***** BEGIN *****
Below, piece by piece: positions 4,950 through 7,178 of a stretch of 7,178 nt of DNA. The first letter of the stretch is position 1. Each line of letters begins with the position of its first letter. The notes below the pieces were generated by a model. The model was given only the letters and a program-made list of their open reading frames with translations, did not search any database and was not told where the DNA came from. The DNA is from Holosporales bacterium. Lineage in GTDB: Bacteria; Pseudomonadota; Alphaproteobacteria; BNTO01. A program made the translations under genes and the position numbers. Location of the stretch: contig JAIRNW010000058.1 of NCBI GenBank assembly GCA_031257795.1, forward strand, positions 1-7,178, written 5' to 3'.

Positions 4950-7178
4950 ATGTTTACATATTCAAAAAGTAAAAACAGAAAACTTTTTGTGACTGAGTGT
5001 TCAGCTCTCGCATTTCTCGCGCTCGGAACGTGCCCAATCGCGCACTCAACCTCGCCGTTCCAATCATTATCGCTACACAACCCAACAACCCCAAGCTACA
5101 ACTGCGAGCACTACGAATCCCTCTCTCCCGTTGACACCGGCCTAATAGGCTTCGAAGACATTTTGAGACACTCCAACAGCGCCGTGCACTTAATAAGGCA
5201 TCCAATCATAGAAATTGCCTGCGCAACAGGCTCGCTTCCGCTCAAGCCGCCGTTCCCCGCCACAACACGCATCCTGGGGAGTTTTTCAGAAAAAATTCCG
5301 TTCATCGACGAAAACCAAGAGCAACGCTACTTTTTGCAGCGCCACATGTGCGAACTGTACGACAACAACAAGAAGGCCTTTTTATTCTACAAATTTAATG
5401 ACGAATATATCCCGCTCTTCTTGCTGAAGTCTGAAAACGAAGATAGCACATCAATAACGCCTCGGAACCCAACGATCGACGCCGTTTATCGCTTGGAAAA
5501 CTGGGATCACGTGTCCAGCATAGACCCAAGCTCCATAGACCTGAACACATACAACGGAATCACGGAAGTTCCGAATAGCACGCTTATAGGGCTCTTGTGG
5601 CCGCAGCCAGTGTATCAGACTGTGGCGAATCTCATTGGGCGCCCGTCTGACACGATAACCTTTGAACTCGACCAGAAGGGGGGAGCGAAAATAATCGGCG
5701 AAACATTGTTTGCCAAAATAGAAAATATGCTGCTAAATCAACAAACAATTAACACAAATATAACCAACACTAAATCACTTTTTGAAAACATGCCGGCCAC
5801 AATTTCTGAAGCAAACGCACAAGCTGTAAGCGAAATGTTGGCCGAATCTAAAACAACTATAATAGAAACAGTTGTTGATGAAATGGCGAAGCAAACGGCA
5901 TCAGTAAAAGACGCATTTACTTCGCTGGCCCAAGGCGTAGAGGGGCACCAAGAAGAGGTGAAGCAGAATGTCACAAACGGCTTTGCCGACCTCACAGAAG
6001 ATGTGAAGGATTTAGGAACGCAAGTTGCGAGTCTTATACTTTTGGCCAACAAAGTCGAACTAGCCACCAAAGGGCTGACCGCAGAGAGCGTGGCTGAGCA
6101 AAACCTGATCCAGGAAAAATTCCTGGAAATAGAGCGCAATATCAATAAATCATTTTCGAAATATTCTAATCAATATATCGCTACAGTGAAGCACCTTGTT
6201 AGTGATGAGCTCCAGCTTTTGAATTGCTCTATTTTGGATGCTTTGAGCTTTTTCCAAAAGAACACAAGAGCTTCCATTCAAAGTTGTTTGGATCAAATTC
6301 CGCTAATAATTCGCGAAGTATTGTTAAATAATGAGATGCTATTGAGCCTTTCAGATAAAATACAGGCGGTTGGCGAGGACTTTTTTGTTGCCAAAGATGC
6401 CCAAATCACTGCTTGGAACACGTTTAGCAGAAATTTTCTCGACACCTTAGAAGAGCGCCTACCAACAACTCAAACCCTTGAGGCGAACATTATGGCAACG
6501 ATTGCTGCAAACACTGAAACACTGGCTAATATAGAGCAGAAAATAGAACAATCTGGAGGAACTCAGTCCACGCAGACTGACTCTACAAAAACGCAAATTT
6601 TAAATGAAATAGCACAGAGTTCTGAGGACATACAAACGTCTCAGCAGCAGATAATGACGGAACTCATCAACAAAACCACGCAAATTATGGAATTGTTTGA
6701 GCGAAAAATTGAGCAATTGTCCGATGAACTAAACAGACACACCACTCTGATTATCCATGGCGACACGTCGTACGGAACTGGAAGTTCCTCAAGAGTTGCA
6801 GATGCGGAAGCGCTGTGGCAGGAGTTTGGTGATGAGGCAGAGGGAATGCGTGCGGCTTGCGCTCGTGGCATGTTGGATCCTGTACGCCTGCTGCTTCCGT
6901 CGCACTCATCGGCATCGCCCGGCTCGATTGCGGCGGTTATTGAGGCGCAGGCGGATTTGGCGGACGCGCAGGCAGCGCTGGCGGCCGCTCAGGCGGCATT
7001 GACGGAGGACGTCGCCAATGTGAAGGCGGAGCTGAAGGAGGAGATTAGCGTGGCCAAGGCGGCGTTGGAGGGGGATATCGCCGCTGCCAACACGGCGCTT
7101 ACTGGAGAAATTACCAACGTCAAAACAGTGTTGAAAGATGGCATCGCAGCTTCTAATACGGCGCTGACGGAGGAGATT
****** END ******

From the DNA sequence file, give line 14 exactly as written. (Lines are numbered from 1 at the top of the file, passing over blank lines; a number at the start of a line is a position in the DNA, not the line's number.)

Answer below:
6001 ATGTGAAGGATTTAGGAACGCAAGTTGCGAGTCTTATACTTTTGGCCAACAAAGTCGAACTAGCCACCAAAGGGCTGACCGCAGAGAGCGTGGCTGAGCA